Palpation is a diagnostic technique employed by chiropractors during which they use their hands and the sense of touch to detect subluxations (displacement of spinal bones) and other abnormalities in the spinal anatomy.
Palpation is one diagnostic technique that is usually performed as part of a chiropractic examination, in conjunction with:
- Visual examination for swelling and abnormal spine curvature
- Gait tests for improper head, neck, and pelvic coordination
- A routine review of your personal medical history to determine the frequency, severity, and location of your symptoms.
Palpation and Other Diagnostic Techniques
Palpation can take the form of “static palpation” and “motion palpation.” Static palpation means the patient remains still and the chiropractor gently touches the spine and surrounding tissues so that he or she can detect areas of pain, inflammation, misaligned vertebrae, and protruding intervertebral discs. Motion palpation is when the chiropractor checks the patient’s ability to move, bend, and flex. Motion palpitation allows the chiropractor to test for stiffness, joint lockage, flexibility, muscle strength, reflexes, and neurological function.
Other Components of Chiropractic Care
While palpation is a diagnostic technique, there are a variety of treatment techniques that a chiropractor may employ based on the patient’s needs, including:
- Manipulation – also called adjustment, this is when the chiropractor applies manual pressure to a joint, taking it beyond its “passive” range of motion, or beyond the point at which the patient would normally move the joint. May be accompanied by “cavitation,” which is the release of gaseous tension in the joint fluid.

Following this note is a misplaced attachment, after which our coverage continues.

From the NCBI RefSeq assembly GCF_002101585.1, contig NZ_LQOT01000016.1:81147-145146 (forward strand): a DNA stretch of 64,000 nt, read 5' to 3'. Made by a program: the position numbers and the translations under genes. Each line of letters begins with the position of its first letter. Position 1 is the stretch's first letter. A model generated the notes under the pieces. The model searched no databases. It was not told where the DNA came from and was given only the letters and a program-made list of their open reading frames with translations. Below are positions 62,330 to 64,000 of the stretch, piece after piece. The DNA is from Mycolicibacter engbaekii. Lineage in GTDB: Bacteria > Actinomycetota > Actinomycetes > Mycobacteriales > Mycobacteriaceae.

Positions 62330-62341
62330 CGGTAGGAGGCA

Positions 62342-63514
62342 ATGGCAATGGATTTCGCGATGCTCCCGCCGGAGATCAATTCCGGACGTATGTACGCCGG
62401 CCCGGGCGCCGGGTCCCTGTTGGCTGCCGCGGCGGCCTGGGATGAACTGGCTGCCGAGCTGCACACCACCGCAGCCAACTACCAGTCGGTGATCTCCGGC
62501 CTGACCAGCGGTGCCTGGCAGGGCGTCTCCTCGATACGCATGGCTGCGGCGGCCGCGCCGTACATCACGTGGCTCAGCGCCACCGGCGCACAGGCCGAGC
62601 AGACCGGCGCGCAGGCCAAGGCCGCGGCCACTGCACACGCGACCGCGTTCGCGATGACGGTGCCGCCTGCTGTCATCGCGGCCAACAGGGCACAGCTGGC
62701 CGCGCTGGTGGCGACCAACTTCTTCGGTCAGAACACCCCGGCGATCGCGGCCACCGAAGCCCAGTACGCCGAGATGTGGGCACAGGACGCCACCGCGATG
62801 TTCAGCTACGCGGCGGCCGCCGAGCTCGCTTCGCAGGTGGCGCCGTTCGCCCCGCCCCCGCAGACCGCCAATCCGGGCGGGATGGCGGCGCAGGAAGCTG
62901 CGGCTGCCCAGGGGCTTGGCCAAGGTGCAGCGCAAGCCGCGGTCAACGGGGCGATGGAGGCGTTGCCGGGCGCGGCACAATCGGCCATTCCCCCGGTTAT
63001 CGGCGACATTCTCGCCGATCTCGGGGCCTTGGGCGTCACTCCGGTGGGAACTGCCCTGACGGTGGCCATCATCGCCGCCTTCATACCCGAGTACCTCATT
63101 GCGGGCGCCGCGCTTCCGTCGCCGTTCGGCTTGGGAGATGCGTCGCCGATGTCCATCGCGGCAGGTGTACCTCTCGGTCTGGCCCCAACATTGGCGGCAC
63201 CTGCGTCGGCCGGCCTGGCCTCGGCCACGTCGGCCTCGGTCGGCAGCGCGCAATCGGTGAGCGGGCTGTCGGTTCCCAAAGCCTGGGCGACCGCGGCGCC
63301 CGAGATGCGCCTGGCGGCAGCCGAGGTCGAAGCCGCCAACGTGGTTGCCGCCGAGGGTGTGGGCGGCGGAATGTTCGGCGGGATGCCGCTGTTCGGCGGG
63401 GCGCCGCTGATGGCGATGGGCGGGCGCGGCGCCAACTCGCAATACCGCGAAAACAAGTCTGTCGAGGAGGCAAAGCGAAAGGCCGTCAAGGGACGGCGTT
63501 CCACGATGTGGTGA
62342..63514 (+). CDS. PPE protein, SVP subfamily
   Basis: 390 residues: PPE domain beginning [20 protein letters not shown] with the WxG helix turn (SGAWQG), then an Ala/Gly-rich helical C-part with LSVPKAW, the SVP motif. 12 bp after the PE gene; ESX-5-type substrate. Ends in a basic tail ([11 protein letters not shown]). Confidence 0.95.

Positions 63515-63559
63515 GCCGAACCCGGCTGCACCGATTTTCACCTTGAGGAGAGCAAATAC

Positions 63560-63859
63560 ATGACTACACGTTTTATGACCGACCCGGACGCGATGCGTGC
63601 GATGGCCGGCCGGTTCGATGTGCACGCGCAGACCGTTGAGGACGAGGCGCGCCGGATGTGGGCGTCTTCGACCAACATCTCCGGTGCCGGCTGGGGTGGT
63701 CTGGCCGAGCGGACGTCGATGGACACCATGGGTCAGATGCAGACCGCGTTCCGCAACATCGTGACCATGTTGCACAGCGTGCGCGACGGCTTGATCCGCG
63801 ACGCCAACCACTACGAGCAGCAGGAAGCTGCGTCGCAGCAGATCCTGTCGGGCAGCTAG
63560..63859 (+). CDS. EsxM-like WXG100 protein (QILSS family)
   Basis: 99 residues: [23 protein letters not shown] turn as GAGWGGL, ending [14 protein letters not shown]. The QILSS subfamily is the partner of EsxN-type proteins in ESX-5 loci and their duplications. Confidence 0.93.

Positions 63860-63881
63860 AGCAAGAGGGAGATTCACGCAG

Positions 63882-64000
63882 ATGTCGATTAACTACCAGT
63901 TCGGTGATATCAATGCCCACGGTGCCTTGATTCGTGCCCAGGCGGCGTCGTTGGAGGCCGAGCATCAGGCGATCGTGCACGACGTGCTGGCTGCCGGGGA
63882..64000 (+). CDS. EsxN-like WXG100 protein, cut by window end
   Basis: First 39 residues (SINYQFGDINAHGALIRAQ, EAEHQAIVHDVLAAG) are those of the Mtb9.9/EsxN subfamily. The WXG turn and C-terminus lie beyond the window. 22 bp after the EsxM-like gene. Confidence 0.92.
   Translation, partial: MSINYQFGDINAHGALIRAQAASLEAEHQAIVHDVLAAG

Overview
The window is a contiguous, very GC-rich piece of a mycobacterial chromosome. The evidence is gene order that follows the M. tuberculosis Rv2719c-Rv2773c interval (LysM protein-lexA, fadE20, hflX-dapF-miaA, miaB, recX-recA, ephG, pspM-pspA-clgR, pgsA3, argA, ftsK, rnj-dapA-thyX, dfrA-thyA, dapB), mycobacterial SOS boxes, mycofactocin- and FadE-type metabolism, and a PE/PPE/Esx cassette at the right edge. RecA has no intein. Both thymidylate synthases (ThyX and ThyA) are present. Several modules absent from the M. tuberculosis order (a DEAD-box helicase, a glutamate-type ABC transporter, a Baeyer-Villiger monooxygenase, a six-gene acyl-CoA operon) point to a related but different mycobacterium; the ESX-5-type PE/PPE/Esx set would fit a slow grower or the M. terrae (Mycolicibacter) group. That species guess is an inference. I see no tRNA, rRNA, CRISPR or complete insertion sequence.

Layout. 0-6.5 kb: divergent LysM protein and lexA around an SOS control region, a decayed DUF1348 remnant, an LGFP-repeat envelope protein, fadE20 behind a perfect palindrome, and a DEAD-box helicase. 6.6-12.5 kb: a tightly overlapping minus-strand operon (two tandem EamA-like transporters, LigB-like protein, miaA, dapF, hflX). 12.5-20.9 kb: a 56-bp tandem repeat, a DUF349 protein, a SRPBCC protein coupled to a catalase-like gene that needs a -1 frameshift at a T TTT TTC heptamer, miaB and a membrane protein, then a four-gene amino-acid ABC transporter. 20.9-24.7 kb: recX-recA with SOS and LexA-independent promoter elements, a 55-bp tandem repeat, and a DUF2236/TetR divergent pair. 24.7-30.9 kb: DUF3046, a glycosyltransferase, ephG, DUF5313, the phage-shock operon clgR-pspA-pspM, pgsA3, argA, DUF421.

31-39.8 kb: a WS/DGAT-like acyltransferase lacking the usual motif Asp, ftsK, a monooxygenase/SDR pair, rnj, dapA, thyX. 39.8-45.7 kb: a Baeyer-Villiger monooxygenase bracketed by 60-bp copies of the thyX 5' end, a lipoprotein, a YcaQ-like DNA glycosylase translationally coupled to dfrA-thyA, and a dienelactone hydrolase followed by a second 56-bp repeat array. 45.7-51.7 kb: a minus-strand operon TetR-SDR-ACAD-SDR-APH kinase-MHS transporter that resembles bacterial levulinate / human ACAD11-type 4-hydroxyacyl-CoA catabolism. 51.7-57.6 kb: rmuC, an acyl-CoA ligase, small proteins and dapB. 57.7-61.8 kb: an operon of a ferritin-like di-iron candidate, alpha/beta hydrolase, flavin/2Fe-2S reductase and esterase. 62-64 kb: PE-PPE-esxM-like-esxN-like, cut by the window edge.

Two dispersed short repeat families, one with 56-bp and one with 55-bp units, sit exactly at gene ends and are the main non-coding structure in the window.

- Mobilization – slower, gentler movements that keep the joint within its passive range of motion. With mobilization, the patient retains control of his or her movements, while manipulation requires the patient to surrender control.
- Decompression – this involves releasing neural pressure by realigning shifted vertebrae, intervertebral discs, or facet joints. Usually decompression is done by stretching the spine so that the intervertebral spaces and joint spaces can be widened. Inversion, intradiscal negative pressure, and traction are all decompression techniques.
If you suffer from degenerative spine conditions such as spinal stenosis, ruptured disc, or a disc protrusion but have found that conservative, nonsurgical treatments like chiropractic work do not offer sufficient pain relief, it may be time to contact the orthopedic experts at Laser Spine Institute. We specialize in minimally invasive, endoscopic procedures that may be able to help you rediscover your life without back or neck pain. Request a free review of your MRI or CT scan from Laser Spine Institute today.